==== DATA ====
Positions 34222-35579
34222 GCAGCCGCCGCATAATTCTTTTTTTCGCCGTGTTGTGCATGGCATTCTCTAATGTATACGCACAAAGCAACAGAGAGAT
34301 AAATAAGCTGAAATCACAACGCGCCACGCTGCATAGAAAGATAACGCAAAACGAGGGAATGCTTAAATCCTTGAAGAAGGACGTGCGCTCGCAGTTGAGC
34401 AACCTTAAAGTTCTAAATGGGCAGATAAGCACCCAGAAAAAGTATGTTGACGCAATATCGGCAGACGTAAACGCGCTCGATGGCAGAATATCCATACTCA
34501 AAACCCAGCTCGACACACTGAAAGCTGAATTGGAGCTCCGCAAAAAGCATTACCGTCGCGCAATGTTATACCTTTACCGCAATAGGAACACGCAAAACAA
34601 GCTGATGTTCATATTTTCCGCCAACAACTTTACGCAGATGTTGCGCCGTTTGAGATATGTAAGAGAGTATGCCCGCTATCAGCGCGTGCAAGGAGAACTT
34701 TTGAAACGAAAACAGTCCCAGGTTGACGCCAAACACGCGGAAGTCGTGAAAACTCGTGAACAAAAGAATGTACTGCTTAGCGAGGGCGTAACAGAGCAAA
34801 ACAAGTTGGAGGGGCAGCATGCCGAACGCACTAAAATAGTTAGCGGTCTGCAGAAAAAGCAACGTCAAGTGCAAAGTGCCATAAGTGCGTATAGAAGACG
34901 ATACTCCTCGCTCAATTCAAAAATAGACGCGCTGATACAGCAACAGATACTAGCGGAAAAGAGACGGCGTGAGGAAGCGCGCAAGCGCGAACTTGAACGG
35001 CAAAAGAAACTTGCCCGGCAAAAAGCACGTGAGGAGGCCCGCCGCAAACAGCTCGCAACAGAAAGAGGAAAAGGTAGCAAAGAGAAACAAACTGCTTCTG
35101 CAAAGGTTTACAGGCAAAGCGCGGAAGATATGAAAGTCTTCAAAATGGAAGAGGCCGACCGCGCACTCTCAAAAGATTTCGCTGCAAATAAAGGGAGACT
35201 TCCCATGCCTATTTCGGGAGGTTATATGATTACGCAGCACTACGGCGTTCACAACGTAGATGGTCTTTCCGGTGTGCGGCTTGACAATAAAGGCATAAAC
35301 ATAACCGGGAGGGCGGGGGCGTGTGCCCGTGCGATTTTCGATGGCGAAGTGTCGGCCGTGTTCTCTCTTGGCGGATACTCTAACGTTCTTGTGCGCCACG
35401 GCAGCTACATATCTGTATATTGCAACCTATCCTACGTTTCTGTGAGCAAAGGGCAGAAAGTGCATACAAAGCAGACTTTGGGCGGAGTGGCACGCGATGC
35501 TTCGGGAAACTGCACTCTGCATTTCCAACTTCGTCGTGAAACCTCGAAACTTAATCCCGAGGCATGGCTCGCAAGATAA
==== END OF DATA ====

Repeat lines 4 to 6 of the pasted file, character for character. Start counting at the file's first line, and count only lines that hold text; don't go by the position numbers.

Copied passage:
34401 AACCTTAAAGTTCTAAATGGGCAGATAAGCACCCAGAAAAAGTATGTTGACGCAATATCGGCAGACGTAAACGCGCTCGATGGCAGAATATCCATACTCA
34501 AAACCCAGCTCGACACACTGAAAGCTGAATTGGAGCTCCGCAAAAAGCATTACCGTCGCGCAATGTTATACCTTTACCGCAATAGGAACACGCAAAACAA
34601 GCTGATGTTCATATTTTCCGCCAACAACTTTACGCAGATGTTGCGCCGTTTGAGATATGTAAGAGAGTATGCCCGCTATCAGCGCGTGCAAGGAGAACTT